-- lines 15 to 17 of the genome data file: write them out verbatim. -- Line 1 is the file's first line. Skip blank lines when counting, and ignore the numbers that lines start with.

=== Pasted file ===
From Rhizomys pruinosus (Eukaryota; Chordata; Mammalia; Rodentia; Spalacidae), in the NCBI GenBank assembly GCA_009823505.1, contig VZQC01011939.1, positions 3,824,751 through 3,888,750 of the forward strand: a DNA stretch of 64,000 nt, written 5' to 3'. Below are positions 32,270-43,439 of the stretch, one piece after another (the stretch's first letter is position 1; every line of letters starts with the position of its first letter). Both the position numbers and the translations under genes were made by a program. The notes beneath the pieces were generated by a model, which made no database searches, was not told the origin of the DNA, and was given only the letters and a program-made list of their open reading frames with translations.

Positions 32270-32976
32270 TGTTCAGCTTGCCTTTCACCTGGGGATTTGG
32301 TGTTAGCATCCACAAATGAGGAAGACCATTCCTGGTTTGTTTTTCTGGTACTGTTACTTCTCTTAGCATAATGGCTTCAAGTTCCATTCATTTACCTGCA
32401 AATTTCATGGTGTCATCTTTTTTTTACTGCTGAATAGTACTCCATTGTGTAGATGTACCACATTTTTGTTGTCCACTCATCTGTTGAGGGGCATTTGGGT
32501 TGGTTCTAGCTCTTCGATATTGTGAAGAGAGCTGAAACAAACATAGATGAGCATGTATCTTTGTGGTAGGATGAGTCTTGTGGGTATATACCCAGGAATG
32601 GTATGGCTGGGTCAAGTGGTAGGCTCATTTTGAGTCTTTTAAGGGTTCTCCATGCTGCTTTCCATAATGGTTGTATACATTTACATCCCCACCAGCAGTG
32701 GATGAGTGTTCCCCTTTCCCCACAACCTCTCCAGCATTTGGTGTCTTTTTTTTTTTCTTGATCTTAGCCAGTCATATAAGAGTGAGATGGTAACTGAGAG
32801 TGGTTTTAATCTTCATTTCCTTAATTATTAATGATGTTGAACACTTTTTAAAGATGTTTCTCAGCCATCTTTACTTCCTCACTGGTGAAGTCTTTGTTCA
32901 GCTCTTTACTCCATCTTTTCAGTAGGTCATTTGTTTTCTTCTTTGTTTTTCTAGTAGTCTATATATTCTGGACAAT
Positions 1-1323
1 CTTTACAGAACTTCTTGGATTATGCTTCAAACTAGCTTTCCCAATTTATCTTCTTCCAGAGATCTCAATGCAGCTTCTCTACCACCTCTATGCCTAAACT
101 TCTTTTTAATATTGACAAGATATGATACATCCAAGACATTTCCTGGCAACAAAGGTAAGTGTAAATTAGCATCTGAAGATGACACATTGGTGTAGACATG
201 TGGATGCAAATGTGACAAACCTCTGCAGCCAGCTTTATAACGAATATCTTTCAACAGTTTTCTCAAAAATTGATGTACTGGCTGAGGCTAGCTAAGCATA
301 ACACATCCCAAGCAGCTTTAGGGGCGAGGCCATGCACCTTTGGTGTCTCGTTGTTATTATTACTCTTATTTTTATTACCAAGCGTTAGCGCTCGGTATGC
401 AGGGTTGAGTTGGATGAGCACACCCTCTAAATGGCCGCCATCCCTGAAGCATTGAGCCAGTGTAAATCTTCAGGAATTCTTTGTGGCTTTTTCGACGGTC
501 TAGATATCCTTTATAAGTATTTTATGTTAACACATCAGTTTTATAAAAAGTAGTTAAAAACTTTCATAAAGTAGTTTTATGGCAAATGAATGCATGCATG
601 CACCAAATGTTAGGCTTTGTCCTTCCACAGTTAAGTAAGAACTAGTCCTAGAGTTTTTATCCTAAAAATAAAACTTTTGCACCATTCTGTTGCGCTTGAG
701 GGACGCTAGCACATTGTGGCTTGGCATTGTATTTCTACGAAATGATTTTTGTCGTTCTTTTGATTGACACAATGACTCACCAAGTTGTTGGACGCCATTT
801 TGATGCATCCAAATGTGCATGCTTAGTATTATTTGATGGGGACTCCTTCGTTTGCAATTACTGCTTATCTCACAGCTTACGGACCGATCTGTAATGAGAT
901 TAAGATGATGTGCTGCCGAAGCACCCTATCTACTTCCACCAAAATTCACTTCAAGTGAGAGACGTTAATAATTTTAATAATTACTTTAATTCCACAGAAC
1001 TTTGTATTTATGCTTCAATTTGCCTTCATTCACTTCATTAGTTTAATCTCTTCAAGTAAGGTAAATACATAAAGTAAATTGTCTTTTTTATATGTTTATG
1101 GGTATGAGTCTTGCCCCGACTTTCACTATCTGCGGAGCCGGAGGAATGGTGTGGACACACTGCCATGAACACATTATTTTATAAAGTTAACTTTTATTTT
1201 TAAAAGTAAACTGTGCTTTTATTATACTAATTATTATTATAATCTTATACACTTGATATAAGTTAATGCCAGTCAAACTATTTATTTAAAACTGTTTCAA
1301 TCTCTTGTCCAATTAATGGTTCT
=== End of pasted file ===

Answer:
301 ACACATCCCAAGCAGCTTTAGGGGCGAGGCCATGCACCTTTGGTGTCTCGTTGTTATTATTACTCTTATTTTTATTACCAAGCGTTAGCGCTCGGTATGC
401 AGGGTTGAGTTGGATGAGCACACCCTCTAAATGGCCGCCATCCCTGAAGCATTGAGCCAGTGTAAATCTTCAGGAATTCTTTGTGGCTTTTTCGACGGTC
501 TAGATATCCTTTATAAGTATTTTATGTTAACACATCAGTTTTATAAAAAGTAGTTAAAAACTTTCATAAAGTAGTTTTATGGCAAATGAATGCATGCATG